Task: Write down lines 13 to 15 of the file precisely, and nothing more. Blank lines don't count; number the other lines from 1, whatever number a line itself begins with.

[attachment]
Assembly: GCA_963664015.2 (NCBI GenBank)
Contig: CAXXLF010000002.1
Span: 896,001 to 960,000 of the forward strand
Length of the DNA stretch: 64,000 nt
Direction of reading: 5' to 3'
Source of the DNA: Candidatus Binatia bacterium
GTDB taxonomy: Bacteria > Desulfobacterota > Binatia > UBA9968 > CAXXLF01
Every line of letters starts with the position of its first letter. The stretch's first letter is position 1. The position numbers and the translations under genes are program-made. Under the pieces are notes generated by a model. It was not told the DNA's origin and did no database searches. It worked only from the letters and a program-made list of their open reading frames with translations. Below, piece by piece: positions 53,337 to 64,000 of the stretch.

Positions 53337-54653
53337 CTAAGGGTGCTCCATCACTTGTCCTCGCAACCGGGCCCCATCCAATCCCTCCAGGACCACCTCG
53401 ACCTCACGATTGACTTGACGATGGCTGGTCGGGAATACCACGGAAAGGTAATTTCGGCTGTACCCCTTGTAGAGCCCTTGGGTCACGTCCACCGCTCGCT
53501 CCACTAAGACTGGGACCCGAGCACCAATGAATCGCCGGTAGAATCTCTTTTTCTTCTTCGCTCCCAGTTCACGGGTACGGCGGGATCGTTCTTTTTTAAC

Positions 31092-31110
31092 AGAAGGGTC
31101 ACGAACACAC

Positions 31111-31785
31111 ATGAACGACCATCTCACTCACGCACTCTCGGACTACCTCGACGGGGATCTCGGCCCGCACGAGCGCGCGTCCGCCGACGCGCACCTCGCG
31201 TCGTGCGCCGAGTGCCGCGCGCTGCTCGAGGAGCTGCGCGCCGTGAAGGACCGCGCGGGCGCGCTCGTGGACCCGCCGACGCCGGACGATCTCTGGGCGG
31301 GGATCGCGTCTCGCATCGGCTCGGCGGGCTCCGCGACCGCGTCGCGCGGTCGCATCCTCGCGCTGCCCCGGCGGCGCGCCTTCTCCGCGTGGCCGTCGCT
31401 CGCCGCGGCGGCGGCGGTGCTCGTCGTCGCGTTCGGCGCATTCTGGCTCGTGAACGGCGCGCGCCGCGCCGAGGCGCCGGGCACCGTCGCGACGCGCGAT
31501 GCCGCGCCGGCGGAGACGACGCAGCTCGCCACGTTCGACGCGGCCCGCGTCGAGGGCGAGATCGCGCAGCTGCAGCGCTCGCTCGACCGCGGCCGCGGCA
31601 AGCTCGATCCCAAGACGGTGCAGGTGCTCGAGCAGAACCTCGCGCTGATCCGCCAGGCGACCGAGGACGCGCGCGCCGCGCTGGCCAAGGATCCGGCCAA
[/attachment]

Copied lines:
Positions 31092-31110
31092 AGAAGGGTC
31101 ACGAACACAC